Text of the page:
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Wraithsight: Breaking the bubble- a look at gaming groups.
Old 05 Sep 2008, 17:56   #1 (permalink)
Yriel of Iyanden's Avatar
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Default Wraithsight: Breaking the bubble- a look at gaming groups.

Hi. I’m Yriel. Yeah I know, not very original…I swear I picked the name before the model and rules came out. Hey, uhh…wanna play some 40K? Oh, I see, you’re meeting your buddy here to play. Okay.

Hey how about you? Ahh, testing a tourney list. Yeah- you can’t be bothered playing a pick up game- go ahead and test it against the gaming bud you can already beat, sure I understand…good luck man…

Hey! False newb! Come and try out your Space Marine rumors on me! Come on! You don’t even need a list! I know you don’t have one anyway…ohh- you are waiting for the store event….okay…

Okay so does anyone here want to play Fantasy then? How about Blood Bowl?

Blood Bowl, anyone?

Oh hey. I’m Yriel- professional game ‘scavenger’. Glad you could join me down here in ‘please-play-me-ville’. You know- it didn’t always be this way for me- I mean I used to play in weekly leagues, and challenge boards, and I painted non-stop and have been in, led, and revived my share of gaming groups. I’ve been doing this a long time you know. It was all that other stuff- growing up, having a career, getting married, you know…all that ‘life’ stuff that got in the way. Now I have to scavenge time as well as games, and this can be tough in a gamer society largely dominated by anti-social stereotypes, and reclusive cliques or gaming clubs.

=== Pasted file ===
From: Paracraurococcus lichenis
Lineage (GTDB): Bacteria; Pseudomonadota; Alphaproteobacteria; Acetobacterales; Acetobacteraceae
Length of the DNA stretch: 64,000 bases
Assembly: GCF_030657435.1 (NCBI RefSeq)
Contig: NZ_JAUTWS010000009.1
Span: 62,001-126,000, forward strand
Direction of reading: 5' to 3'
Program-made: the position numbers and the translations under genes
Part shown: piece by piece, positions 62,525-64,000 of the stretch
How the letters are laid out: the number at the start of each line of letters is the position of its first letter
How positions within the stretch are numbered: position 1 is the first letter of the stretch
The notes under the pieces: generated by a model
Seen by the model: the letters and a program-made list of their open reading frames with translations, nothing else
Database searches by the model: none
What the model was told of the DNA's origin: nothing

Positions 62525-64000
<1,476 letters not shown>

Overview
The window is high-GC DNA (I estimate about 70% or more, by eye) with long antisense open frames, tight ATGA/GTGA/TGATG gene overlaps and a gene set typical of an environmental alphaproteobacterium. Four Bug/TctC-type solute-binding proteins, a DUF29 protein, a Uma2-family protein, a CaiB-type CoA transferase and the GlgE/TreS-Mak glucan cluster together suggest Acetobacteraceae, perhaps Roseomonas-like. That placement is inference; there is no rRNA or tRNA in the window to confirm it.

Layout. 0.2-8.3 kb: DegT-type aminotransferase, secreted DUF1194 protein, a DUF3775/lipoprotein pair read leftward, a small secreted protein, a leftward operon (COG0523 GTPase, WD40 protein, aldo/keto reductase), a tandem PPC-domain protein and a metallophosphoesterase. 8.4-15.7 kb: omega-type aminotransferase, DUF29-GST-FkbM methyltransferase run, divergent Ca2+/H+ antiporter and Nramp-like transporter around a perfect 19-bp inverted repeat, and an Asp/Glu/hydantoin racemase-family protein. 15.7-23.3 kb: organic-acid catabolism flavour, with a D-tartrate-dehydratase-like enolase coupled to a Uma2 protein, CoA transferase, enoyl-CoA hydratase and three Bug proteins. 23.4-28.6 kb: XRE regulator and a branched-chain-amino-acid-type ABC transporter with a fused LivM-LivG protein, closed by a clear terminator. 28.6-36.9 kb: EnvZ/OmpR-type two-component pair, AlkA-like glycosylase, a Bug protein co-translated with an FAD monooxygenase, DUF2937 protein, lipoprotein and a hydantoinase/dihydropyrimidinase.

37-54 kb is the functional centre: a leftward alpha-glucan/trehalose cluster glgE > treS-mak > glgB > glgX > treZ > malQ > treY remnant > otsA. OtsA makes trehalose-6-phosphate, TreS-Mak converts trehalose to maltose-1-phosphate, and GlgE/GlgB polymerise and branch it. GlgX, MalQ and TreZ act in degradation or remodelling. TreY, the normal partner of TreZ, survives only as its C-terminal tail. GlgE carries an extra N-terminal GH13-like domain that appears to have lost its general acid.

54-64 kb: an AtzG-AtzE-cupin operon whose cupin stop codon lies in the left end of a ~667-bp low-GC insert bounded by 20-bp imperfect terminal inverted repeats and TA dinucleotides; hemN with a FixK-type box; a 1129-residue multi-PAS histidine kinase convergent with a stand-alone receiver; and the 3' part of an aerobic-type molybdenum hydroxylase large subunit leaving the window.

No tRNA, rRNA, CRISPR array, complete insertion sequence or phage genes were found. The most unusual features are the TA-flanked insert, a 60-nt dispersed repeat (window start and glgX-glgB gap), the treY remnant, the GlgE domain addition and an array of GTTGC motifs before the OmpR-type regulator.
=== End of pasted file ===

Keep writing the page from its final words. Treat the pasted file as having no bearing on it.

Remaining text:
I was talking to my bud- Lonely Tau the other night about his particular role in his new gaming group, about how he is the ‘alpha’ and used terms like ‘scaling up’ and ‘fundamentalizing’, you know- all that ‘jargon’ I bandy about whenever I talk shop, and well- what I was trying to explain to him was how his experience wasn’t as uncommon as he felt, and share some of my own experiences with gaming group dynamics. And that’s what got me writing- again. It doesn’t take much. So this episode of Wraithsight is about just that- dynamics of gaming groups, and you. Enjoy!

What is a gaming group?

Literally speaking, a gaming group is any collection of gamers that play games against one another multiple times. This can be as formal as a true gaming club that hosts events, wears matching shirts, and has its own charter and website to those two or three guys you always seem to run into and play at your local hobby store. The key thing about gaming groups is that regardless of its rigidity and structure gaming groups always feature 3 or more gamers who give preference for playing one another.

This is a huge advantage in the gaming hobby, for as I pointed out, there is an odd dichotomy about gaming in that it tends to attract the traditionally anti-social who then congregate in social hobby using a rigid clique structure! That’s right folks- the very same people who loathe the ‘cool clique’ in school and appear to celebrate individuality practice their own form of pack mentality. And please don’t take too much offense to that last comment, we’re gamers- we play with little hand painted future toys. If we can do that with a straight face- it doesn’t hurt us to lighten up a hair.